The structured settlement holder should be aware that these annuity sales have specific legal guidelines that differ from state to state. These specific elements must be adhered to strictly in order to complete the transaction. Typically, the injured party receiving the payment stream must execute(sign) a new transfer and assignment agreement disclosing all contractual terms and the price to be paid.

At this point the injured party may be wondering how difficult it is for them to get cash for their stuctured settlement, since the procedure seems complex. In fact, the sale of a structured settlement annuity is a simple, straightforward process that any institutional funder has done thous ands of times, and will h andle all the paperwork properly. The only thing the injured party need do is make certain they provide the funder with the proper paperwork required in a timely fashion. This process is really a simple cookie cutter transaction. Once in court, the potential sale is announced to all interested parties and then is submitted to the court for their approval.

Bear in mind that this procedure is a process, and typically will take at least 90 days to consummate. In order to expedite the process, the injured party needs to make certain that they respond immediately to requests for information and paperwork from the funding party. The institutional funder should have a vast knowledge of the structured settlement business, and have consummated numerous transactions, and offer you referrals. This is for your protection and an acknowledgement that all proper legal guidelines will be adhered to. If your structured settlement company doesn’t meet these requirements, use someone else.

Can you get cash for structured settlement? Yes. Provided your follow these easy guidelines.

Gap Insurance: A Financial Safety Belt

Why is gap insurance considered as a financial safety belt? Simply put, it keeps you from being financially ruined when disaster hits your car. For example you are in this situation, you bought a late-model car three months ago using a car loan with a regular car insurance. The car costs $30,000 and you have already made three payments of $900 each month. Then, disaster strikes. An electric post falls and slams down on your car. The car was flattened to half its height.

Immediately, you reported it to the auto insurance company, which they in turn play with numbers, mileage, depreciation, market values, and other related stuff. After a couple of days, the adjustor informs you that the worth of your car at the time of the accident is $25,000. This is the amount that the auto insurance company will provide you. But the finance company that gave you the loan will still consider the car to be worth its original price. They also play with numbers, interest rates, taxes and license fees. Then they come up with the amount of $38,000. This is the amount that you need to pay them. If the auto insurance company releases the $25,000, where will you get the remaining $7,000? Your car is already a wreck but you still owe the finance company.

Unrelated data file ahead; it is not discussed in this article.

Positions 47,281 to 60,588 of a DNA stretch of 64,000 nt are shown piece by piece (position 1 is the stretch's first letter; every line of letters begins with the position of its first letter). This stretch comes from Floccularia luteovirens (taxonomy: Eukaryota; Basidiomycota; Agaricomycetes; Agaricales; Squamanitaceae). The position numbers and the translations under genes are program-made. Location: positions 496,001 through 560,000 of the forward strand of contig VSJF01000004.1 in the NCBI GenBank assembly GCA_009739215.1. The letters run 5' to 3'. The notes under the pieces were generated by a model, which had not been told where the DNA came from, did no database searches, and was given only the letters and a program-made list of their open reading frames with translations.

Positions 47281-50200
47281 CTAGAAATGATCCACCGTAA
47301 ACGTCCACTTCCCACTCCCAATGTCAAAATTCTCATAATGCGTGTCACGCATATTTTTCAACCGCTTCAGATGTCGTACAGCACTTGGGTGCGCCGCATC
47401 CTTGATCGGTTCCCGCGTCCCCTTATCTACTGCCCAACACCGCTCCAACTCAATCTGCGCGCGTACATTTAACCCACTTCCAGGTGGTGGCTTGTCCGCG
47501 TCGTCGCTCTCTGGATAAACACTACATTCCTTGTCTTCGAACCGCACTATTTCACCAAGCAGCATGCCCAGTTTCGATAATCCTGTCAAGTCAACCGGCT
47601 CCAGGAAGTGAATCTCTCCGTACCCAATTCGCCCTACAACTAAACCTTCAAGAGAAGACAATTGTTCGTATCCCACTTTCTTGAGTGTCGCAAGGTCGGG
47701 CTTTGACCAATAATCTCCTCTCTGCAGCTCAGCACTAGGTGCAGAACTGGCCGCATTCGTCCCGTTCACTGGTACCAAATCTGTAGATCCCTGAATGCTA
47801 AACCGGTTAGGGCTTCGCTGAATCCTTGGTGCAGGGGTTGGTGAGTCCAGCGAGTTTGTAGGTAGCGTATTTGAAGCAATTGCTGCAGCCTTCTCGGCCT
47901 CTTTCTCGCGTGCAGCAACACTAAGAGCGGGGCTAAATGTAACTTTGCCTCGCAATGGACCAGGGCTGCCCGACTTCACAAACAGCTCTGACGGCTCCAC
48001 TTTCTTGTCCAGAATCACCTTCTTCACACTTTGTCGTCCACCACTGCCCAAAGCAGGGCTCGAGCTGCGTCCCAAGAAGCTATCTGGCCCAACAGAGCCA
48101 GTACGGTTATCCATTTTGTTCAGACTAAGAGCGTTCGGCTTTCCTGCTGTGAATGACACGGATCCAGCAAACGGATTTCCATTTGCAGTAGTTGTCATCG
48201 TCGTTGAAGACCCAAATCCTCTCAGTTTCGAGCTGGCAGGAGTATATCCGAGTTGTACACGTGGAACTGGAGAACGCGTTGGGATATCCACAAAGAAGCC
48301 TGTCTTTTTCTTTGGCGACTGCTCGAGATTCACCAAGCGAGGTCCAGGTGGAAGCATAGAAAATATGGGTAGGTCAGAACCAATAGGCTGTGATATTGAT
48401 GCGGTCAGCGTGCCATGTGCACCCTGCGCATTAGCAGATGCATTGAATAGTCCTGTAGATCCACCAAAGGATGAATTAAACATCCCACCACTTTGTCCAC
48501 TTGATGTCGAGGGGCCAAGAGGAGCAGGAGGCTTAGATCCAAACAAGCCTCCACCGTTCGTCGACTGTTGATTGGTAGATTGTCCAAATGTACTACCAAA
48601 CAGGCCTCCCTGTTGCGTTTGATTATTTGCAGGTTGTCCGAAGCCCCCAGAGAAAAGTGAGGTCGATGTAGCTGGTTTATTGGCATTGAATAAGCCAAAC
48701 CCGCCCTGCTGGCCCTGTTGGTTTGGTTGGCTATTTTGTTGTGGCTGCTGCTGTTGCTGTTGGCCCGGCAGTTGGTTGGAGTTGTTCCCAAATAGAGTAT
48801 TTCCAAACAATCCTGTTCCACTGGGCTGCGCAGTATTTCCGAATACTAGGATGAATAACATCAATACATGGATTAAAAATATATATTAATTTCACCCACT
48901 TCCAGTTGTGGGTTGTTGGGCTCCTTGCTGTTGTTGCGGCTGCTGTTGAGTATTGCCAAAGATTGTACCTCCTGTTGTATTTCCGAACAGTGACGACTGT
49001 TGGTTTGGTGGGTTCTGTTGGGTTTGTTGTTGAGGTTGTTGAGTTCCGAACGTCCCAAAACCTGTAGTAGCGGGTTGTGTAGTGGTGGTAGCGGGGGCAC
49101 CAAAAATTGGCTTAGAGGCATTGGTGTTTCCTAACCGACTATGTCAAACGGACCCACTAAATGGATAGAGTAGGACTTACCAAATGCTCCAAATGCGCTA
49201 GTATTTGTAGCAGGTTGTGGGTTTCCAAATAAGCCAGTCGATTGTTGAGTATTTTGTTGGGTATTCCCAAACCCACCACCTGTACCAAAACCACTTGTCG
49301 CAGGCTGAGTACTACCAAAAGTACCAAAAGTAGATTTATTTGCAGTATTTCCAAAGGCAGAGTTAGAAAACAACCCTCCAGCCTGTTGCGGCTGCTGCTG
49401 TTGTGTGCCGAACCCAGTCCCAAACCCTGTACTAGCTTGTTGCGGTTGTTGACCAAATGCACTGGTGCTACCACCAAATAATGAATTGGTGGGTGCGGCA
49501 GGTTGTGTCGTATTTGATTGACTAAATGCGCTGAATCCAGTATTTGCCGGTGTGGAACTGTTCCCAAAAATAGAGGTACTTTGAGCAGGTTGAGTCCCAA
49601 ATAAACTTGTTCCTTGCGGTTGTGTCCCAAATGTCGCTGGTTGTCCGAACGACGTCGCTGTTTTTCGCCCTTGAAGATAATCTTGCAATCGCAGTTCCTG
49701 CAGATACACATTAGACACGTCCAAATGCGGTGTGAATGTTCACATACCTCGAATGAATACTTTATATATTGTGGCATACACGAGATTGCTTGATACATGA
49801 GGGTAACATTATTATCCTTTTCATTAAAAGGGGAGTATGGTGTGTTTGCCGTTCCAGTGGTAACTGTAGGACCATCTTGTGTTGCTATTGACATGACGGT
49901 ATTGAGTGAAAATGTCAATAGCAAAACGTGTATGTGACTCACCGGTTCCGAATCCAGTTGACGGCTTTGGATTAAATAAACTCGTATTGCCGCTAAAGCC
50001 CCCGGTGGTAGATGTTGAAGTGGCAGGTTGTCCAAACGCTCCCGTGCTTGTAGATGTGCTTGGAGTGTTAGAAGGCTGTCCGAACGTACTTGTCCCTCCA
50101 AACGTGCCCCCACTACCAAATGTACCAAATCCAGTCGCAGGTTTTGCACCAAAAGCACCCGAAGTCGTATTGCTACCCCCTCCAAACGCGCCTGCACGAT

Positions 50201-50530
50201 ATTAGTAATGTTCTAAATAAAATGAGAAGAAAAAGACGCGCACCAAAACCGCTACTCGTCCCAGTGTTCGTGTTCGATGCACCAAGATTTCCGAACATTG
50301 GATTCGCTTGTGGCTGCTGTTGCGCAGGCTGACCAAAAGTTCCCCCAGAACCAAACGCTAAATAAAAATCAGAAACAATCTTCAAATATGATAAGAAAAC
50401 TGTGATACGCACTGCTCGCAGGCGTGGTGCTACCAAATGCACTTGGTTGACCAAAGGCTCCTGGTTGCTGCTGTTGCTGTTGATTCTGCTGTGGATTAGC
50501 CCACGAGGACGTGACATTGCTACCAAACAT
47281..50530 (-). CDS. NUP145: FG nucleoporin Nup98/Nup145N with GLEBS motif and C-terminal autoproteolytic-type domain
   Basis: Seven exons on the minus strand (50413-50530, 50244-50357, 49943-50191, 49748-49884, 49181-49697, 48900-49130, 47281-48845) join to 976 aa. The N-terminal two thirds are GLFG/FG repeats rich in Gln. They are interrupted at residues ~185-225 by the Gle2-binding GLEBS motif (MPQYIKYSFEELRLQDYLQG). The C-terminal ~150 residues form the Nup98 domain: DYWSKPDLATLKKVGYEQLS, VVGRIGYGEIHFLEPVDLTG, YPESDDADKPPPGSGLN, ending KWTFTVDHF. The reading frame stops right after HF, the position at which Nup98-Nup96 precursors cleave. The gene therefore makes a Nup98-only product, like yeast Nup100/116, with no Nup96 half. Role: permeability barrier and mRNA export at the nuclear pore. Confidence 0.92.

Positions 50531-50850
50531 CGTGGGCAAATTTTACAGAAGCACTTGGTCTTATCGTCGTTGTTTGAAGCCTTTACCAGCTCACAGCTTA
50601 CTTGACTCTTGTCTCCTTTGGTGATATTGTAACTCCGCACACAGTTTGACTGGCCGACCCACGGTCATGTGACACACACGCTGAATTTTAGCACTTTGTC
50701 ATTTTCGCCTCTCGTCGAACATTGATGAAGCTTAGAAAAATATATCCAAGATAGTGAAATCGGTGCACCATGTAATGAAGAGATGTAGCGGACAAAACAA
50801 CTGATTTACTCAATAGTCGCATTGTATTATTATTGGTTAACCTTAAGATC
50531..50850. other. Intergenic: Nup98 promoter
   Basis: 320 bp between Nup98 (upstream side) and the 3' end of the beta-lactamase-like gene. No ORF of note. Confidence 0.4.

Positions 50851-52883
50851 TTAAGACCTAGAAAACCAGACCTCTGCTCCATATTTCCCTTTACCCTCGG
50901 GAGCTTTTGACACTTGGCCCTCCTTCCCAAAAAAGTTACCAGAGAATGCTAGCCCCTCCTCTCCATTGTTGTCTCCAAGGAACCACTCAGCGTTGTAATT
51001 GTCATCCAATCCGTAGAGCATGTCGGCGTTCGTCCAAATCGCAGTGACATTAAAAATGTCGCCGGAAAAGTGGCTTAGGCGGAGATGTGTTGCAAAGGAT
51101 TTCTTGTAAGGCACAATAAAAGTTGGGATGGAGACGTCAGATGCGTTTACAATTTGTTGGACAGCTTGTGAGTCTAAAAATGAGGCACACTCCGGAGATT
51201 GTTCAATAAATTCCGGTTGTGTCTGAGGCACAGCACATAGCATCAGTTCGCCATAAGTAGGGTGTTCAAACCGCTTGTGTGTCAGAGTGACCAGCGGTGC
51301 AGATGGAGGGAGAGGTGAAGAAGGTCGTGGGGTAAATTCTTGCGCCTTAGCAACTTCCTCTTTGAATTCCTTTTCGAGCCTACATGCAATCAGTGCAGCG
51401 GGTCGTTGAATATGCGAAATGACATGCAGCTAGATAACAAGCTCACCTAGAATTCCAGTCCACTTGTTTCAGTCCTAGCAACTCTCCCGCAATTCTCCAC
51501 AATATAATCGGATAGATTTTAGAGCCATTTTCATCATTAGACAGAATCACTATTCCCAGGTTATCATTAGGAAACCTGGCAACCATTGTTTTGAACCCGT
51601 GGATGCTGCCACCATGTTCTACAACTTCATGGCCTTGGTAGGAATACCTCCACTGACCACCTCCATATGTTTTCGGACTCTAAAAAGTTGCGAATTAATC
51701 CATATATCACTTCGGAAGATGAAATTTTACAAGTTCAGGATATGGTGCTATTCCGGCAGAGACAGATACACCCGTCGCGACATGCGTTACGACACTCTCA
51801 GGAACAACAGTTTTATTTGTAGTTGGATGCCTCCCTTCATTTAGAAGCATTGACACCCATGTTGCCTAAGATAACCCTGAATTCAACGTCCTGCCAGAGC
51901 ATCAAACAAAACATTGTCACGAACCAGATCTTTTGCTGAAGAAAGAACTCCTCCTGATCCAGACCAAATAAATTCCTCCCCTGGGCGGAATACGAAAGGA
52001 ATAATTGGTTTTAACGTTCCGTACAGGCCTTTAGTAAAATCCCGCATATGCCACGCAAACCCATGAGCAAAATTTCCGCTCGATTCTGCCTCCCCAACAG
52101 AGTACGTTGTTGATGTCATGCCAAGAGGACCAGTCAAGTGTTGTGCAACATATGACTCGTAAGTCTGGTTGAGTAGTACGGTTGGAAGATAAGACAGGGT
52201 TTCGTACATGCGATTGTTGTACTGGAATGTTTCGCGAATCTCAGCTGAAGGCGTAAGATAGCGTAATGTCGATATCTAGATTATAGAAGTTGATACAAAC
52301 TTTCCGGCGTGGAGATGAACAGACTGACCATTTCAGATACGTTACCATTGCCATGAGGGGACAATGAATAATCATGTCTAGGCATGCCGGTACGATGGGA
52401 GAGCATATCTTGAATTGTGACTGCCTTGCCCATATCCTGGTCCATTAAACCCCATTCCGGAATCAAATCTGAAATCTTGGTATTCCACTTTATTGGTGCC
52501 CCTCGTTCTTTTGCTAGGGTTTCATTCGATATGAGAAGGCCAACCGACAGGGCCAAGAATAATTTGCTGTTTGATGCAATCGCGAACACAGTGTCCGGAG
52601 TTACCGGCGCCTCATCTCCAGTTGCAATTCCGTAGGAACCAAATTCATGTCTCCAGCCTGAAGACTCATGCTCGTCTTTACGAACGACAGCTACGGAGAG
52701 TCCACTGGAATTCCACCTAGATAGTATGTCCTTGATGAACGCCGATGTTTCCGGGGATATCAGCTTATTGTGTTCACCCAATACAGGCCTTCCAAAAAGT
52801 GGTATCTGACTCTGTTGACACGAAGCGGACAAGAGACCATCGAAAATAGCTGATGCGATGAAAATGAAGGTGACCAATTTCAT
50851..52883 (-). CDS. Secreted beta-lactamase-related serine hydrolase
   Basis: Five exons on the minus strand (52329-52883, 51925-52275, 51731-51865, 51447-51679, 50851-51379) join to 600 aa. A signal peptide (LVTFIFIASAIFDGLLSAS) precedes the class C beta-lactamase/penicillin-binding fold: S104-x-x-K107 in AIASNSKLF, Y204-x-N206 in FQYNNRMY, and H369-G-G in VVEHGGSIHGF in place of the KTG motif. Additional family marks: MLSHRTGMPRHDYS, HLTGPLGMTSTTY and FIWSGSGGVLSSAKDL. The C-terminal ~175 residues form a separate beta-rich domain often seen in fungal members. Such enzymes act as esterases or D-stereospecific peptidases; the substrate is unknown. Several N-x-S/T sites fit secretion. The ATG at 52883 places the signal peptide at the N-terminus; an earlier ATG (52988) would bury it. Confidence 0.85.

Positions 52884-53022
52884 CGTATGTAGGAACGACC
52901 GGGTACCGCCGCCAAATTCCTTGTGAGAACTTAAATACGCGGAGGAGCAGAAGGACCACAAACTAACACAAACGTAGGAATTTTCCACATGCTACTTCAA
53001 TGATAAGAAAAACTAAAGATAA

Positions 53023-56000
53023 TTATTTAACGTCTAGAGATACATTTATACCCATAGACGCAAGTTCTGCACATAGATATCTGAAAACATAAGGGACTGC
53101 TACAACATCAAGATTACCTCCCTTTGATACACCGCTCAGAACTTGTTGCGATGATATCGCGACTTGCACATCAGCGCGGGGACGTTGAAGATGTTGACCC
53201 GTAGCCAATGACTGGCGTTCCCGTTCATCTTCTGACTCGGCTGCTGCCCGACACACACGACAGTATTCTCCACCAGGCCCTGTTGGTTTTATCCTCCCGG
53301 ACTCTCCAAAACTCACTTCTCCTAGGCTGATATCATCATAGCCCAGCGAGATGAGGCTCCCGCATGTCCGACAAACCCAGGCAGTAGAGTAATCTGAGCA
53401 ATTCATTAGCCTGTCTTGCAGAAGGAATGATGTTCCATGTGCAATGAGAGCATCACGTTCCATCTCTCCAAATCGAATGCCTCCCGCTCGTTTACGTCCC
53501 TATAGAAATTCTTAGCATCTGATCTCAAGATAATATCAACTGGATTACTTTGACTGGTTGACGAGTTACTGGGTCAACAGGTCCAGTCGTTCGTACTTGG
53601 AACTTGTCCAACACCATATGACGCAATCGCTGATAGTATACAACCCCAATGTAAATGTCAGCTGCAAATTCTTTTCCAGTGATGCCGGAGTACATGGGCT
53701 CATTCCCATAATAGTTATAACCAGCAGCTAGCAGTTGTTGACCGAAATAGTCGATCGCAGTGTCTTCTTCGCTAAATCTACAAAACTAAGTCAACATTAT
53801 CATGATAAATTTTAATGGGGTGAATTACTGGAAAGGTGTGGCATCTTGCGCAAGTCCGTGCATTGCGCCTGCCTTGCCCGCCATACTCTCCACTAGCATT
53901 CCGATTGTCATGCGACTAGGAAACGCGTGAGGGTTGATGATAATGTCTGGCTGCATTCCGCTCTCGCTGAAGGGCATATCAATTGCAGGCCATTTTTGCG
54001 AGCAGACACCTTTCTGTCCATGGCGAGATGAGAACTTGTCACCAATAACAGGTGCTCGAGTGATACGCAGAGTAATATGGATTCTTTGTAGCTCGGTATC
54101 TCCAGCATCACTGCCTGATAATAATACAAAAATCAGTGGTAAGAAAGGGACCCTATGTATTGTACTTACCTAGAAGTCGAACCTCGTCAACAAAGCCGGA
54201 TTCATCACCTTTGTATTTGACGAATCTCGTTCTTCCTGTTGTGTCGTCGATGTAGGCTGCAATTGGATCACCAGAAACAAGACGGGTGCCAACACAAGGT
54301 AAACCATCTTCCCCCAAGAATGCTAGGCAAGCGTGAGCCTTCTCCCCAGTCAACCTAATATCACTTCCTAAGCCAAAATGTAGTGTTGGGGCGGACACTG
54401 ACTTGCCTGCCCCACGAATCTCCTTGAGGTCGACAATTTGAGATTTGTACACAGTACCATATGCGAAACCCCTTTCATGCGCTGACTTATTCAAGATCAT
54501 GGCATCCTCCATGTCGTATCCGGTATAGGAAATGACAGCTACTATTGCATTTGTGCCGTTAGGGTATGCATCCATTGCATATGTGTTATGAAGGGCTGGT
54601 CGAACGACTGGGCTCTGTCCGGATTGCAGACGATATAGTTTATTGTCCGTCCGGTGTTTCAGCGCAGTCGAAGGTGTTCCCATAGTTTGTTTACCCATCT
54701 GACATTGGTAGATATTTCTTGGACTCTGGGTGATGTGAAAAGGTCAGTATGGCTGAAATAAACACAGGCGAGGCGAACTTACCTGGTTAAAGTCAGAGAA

You need not face such a dilemma if you have a gap insurance. With the gap insurance, you can ignore the difference between the amount covered by the regular car insurance and the amount you owed the car loan company. This difference is called a “gap” and the gap insurance bridges it so that you need not rack your head for additional financial resources.

A car lease contract must also have a gap insurance. It is a feature that prevents you from draining all your finances. Some dealers who lease cars don’t offer a gap insurance. This is okay as long as they include a “gap waiver” in their lease contract. This waiver declares that you are no longer responsible for gap charges that may occur when your leased car is wrecked.

When you get a gap insurance, determine how much is offered in the gap policy. You should also know how much will be added to your monthly bill. A gap insurance, for it to be recognized, must be accompanied with comprehensive insurance policies that cover collision.